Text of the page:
Leofric is one of the most enigmatic figures of the Anglo-Saxon church. Not noted for writing like Bede or Aelfric, or for his involvement in political matters like Stigand or Wulfstan, he might have remained just a footnote in scholarly works on the late Anglo-Saxon church except for the almost miraculous preservation of a portion of his manuscript collection. This collection, which will be discussed in detail later, includes the Exeter Book, which is one of four main sources for modern knowledge of Anglo-Saxon literature (alongside the Cædmon manuscript, the Nowell Codex, and the Vercelli Book), ecclesiastical works such as the Leofric Missal, and philosophical works such as Boethius' De Consolatio Philosophiae. Aside from the surviving manuscripts from his collection, Leofric's donation lists of which two copies have been preserved and which are of great value to Anglo-Saxon scholars interested in cathedral book lists, a letter to Pope Leo requesting a transfer of the head of his sees, and a few brief references in a variety of Anglo-Saxon and Anglo-Norman histories and suspect charters, very little is known of Leofric. Even his origins are shrouded in mystery.

The first tradition regarding Leofric's origins is that he was a monk whose birthplace[7] was somewhere in the sees he received when he became bishop. Along with his origins being Celtic/Cornish,[8] it was also believed that Leofric somehow knew Edward the Confessor prior to the future king's exile to Normandy and followed him into exile; during this exile, Leofric was sent to Lotharingia[9] to receive further training as a monk and assistant to Edward. A final argument for Anglo-Saxon origins is Leofric's survival during the purge of foreign bishops during Edward's reign. If Leofric was Anglo-Saxon by birth this could explain why he survived the purge, although one is left to ponder if being Anglo-Saxon by birth was enough to prevent Leofric's exile considering the decades he may have spent in exile with Edward.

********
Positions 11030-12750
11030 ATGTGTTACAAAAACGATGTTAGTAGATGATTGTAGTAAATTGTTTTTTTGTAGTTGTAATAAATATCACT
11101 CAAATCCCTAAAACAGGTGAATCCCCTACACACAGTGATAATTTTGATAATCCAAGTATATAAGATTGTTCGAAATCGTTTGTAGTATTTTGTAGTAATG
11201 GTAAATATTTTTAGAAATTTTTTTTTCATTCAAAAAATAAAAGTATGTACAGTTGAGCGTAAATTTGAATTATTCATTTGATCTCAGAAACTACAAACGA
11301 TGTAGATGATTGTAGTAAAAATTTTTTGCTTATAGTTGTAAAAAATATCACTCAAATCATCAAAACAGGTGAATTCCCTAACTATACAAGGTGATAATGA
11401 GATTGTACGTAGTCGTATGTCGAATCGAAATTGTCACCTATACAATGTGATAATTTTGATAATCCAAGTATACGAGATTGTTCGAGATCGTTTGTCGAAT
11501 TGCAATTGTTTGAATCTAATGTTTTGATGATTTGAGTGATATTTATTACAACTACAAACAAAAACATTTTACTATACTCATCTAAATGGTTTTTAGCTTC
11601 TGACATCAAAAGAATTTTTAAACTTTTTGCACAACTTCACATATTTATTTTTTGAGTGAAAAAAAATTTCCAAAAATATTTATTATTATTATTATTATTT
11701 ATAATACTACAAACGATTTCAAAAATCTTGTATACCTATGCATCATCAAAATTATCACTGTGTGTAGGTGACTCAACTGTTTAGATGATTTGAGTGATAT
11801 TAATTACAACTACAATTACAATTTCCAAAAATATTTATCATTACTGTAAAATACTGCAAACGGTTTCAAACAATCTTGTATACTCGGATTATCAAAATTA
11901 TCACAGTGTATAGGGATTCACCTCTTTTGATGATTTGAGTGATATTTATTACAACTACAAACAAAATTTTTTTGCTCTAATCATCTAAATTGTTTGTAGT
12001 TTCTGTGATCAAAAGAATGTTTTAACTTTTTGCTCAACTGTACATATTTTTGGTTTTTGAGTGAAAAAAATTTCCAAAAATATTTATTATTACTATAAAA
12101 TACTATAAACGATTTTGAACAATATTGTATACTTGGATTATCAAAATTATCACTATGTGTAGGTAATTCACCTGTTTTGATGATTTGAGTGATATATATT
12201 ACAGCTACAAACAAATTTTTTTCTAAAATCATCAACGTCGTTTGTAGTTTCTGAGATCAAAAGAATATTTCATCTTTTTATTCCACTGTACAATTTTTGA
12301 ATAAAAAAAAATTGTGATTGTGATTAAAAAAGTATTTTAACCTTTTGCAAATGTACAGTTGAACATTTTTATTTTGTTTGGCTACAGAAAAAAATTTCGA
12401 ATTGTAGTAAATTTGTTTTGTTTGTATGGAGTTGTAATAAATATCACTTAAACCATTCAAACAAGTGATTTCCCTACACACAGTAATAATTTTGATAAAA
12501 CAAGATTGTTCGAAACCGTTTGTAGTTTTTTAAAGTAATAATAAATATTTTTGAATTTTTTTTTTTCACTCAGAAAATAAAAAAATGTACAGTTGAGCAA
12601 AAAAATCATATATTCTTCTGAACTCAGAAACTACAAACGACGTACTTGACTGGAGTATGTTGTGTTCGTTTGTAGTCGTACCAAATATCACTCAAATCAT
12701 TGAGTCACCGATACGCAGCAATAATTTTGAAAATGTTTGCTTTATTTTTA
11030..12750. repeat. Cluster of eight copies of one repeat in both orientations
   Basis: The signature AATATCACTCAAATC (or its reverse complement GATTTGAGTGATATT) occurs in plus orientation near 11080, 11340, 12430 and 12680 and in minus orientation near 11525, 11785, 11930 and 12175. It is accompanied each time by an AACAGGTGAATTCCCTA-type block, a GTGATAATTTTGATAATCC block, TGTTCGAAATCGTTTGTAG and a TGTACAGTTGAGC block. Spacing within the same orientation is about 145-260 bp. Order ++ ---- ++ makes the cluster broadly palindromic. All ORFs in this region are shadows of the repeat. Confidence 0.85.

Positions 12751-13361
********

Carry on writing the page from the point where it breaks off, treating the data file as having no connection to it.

There is little concrete evidence for Leofric's being an Anglo-Saxon, just his Anglo-Saxon name and his collection of Anglo-Saxon manuscripts. Whether or not this scholarly theory of Leofric's origins and training is accurate, the evidence is limited enough to suggest other possibilities. The second theory regarding Leofric's origins and training suggest that he was actually Norman or more likely Lotharingian.[10] The evidence for this argument centres around the large number of foreign manuscripts contained in Leofric's donation list and his inclusion in the donation list of the monastic rule of a foreign bishop; The Rule of Chrodegang of Metz provides confirmation of Leofric's relationship with a Lotharingian monastery and tradition.

The other major source for the viability of this theory is linked to the events surrounding the Anglo-Saxon nobles' uprising against Edward the Confessor in 1051. As a result of this uprising Edward's foreign bishops, including the Archbishop of Canterbury, Robert of Jumièges, were exiled to the Continent. The foreign bishops not exiled were ones not from Normandy, hence the argument that Leofric was from Lotharingia or thereabouts. Again, the evidence for Leofric's being a foreigner is limited to these few facts. A third theory regarding Leofric's origins supports the argument that he was a foreigner but argues that he was not a Lotharingian but a Breton who had travelled to the Continent prior to the exile of Edward the Confessor. George Oliver holds that ‘Leofricus (the Leuricus of Domesday) descended from an illustrious family in Burgundy, but reared and educated in Lorrain, had probably formed an acquaintance with Edward the Confessor abroad.’[11]